Minnesota Prairie Roots

Writing and photography by Audrey Kletscher Helbling

More than a car show September 20, 2019


CAR CRUISES REPRESENT much more than a bunch of vintage vehicles washed and waxed for prime public viewing.





Car Cruises represent passion, family projects, heritage, stories, history, art…whatever perspective you bring to a car show.





But most of all, they represent community. I’ve attended enough car shows, most in my city of Faribault, to recognize that these events bring folks together. To mingle in the street or on the sidewalk to talk cars. Or family. Or weather. Maybe even politics, but probably not.





While the vehicles take participants and attendees back in time, so does the overall feel of a car show. In this high tech busy world, we need to remember the importance of gathering and of visiting. Face-to-face, cellphones tucked away.




Faribault offers one final opportunity this season to embrace togetherness at the Faribault Car Cruise Night set for 6 p.m. – 9 p.m. Friday, September 20, at Faribault Harley-Davidson, a move from the usual Central Avenue location. I prefer the intimate and historic downtown setting. But I also understand the need to change things up a bit.




The Harley dealer is also offering a free showing of the classic movie, American Graffiti, at 6 p.m. (according to promotional info). The event is advertised as family-friendly with offerings of popcorn, s’mores, pop and a bonfire. Bring your lawn chairs and blankets.



This vintage wagon promotes tourism and the Minne-Roadtrip that includes the communities of Faribault, Northfield and Owatonna.



I appreciate the efforts of Faribault Main Street and others who organize Car Cruise Night. They are building community, connecting us with one another. Exactly what we need in an ever-increasingly disconnected world.


All of these photos were taken at the August Faribault Car Cruise Night in historic downtown Faribault.

© Copyright 2019 Audrey Kletscher Helbling


Up close with Santa & his Santa Mobile in southern Minnesota December 11, 2017


IN ALL MY YEARS of writing, I’ve never interviewed Santa. That changed after I spotted Santa’s wheels recently in the parking lot of a Faribault retailer. I grabbed my camera and photographed the cherry red Cadillac marked by SANTA 1 vanity license plates and an array of festive adornments.

But I needed more. I needed to learn the identity of Santa and hear his story.


This sticker on the Santa Mobile led me to Dave Kelley.


So I phoned 75-year-old Dave Kelley, a professional Santa since 2010 with the help of his wife, Judi. The couple was doing laundry and baking cookies on the mid-week morning I called their Eagle Lake home. Even Santa needs to catch up after a busy weekend. Dave’s gigs average 35 – 45 a holiday season at company gatherings, private parties, senior citizen homes, daycare centers, charity events and more in a region of southern Minnesota stretching from Fairmont to the Twin Cities. On the day I saw the Santa Mobile, Dave appeared at Faribault Harley Davidson.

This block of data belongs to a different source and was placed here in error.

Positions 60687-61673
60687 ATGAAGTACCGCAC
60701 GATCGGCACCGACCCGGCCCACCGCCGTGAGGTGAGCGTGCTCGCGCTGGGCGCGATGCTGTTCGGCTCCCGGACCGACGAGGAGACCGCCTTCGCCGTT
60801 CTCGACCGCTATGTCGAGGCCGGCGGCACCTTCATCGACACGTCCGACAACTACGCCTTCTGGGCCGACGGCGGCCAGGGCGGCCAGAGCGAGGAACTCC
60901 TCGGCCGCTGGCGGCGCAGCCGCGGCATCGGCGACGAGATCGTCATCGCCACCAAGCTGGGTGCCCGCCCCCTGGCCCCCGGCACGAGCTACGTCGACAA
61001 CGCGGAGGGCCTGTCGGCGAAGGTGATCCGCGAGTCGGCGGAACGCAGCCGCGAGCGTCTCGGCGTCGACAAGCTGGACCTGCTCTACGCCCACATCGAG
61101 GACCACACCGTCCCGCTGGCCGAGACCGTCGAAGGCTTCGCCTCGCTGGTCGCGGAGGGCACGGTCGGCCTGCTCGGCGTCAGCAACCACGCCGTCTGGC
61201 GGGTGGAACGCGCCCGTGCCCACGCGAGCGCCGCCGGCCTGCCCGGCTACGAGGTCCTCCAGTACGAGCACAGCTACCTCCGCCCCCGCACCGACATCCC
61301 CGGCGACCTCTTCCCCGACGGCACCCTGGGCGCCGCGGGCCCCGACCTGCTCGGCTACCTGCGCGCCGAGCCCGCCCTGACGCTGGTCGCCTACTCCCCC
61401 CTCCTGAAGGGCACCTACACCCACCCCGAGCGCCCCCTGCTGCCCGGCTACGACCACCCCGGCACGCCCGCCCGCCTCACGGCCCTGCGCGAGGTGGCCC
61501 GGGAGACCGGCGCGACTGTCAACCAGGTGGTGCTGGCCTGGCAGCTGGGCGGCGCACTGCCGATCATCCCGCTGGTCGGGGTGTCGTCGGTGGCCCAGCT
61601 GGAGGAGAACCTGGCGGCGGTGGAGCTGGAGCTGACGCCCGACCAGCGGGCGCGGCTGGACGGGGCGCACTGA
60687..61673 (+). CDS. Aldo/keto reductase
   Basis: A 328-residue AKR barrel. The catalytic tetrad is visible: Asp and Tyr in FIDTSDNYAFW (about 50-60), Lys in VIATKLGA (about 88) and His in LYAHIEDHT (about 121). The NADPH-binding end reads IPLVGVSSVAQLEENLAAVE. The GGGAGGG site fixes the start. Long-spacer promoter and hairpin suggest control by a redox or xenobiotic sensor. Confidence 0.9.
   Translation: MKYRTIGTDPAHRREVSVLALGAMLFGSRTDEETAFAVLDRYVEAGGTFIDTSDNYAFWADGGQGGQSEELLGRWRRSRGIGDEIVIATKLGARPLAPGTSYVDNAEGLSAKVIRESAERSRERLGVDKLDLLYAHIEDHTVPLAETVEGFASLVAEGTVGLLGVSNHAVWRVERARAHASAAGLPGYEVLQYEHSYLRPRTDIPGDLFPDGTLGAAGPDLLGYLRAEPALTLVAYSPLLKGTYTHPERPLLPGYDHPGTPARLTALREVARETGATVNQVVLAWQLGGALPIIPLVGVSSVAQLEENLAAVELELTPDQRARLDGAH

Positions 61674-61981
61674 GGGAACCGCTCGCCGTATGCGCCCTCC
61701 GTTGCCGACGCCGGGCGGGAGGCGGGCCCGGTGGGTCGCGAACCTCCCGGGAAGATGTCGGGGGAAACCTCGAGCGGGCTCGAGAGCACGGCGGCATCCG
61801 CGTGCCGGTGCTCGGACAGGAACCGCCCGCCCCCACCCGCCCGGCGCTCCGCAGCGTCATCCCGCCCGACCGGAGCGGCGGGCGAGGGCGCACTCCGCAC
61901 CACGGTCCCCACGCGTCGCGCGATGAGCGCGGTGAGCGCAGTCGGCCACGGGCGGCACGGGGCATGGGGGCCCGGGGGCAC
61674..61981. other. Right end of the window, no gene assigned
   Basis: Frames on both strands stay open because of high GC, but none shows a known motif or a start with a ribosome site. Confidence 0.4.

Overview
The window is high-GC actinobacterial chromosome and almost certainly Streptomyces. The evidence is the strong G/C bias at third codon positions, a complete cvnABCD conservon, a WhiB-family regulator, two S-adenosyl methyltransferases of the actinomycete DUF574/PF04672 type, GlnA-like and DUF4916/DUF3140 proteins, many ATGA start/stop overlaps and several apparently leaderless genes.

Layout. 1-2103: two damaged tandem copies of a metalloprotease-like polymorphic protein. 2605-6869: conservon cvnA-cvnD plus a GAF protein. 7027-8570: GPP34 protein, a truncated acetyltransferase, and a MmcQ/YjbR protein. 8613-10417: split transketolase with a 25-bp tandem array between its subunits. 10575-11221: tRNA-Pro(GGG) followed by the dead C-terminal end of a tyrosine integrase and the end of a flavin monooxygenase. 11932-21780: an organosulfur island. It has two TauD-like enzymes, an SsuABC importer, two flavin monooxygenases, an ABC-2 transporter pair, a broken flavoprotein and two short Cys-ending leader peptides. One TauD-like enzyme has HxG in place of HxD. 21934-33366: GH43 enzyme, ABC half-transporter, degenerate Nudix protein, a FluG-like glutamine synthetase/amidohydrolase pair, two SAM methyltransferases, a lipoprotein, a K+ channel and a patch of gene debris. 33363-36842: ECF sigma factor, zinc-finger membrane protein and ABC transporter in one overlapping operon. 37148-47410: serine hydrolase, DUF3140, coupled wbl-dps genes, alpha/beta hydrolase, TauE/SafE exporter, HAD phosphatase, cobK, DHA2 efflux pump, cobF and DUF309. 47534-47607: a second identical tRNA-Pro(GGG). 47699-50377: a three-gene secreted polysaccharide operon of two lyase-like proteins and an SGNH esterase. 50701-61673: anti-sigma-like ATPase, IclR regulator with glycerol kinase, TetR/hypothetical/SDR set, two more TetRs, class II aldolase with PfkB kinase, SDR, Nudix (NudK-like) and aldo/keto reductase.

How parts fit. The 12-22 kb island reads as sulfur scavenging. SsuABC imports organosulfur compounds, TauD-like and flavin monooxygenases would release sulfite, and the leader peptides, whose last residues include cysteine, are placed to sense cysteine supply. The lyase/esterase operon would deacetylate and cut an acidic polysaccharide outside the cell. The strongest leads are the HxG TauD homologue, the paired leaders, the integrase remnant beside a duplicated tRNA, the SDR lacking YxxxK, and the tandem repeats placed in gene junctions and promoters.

Dave Kelley, aka Santa, photographed during his recent visit to Faribault Harley Davidson. Photo courtesy of Faribault Harley Davidson.


In our lengthy conversation, this retiree’s love of and satisfaction in being Santa shone as bright as Rudolph’s shiny red nose. His satisfaction comes in meeting people’s expectations of Santa. “There is no such thing as Santa,” Dave says, explaining rather that he is the personification of Santa, of all the lore and stories and individual expectations people hold.

Yet, if a child asks whether he’s the real Santa, this great grandfather replies without hesitation, “Yes, I am.”


It took the Kelleys five years to get the SANTA 1 plates previously licensed to someone else. Throughout his life, Dave has worked a wide variety of jobs from farmer to lawyer to pet store owner to safety adviser at a manufacturer and more. When he tried on a Santa suit for the first time in 2009, he liked it. That led him to become a professional Santa.


He looks, he notes, like a Nordic Santa, the Coca Cola Santa, not a polished plastic Hollywood version. And that appeals to Minnesotans. Because he looks like Santa even without his hair styled, his beard curled or his red suit, Dave always stays in character. It wouldn’t do, he says, for an impressionable child to see Santa drinking a beer at a restaurant or to hear Santa using bad language.

Take the time Dave and Judi were vacationing in Key West. A family approached them on the beach, their son wanting to meet Santa. Five years later, the now 10-year-old boy still calls the Kelleys several times a year to inquire about the reindeer or Mrs. Claus or whatever.